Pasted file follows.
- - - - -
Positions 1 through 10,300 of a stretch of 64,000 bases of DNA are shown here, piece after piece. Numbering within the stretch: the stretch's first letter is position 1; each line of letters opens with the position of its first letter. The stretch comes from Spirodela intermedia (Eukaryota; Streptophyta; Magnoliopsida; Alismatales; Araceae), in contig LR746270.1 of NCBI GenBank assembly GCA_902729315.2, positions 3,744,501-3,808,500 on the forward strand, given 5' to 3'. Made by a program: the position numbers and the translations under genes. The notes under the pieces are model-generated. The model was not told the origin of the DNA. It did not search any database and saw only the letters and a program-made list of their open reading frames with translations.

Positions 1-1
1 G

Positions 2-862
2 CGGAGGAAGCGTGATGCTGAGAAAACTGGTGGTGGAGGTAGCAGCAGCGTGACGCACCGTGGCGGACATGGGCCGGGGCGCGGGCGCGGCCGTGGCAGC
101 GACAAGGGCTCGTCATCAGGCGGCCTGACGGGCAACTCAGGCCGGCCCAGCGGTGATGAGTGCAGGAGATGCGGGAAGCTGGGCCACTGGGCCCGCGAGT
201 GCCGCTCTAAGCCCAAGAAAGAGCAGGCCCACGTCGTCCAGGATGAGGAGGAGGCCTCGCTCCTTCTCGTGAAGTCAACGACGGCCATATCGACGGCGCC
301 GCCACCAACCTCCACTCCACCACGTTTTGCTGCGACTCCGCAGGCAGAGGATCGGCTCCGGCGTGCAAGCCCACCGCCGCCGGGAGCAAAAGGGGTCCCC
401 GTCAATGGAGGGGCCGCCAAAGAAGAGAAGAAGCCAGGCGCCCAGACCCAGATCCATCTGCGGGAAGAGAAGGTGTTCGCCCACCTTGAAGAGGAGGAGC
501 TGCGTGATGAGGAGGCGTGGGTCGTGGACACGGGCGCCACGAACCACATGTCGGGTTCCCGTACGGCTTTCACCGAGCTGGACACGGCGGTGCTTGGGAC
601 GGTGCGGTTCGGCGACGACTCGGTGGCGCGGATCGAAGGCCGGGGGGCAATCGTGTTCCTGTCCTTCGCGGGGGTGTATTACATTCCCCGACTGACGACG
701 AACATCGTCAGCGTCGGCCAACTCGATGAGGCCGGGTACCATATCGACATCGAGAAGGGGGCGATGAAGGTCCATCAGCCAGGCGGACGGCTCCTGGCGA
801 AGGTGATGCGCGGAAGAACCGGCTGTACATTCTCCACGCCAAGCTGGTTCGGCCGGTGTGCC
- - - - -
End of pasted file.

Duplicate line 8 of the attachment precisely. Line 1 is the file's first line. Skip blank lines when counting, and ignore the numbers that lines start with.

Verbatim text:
301 GCCACCAACCTCCACTCCACCACGTTTTGCTGCGACTCCGCAGGCAGAGGATCGGCTCCGGCGTGCAAGCCCACCGCCGCCGGGAGCAAAAGGGGTCCCC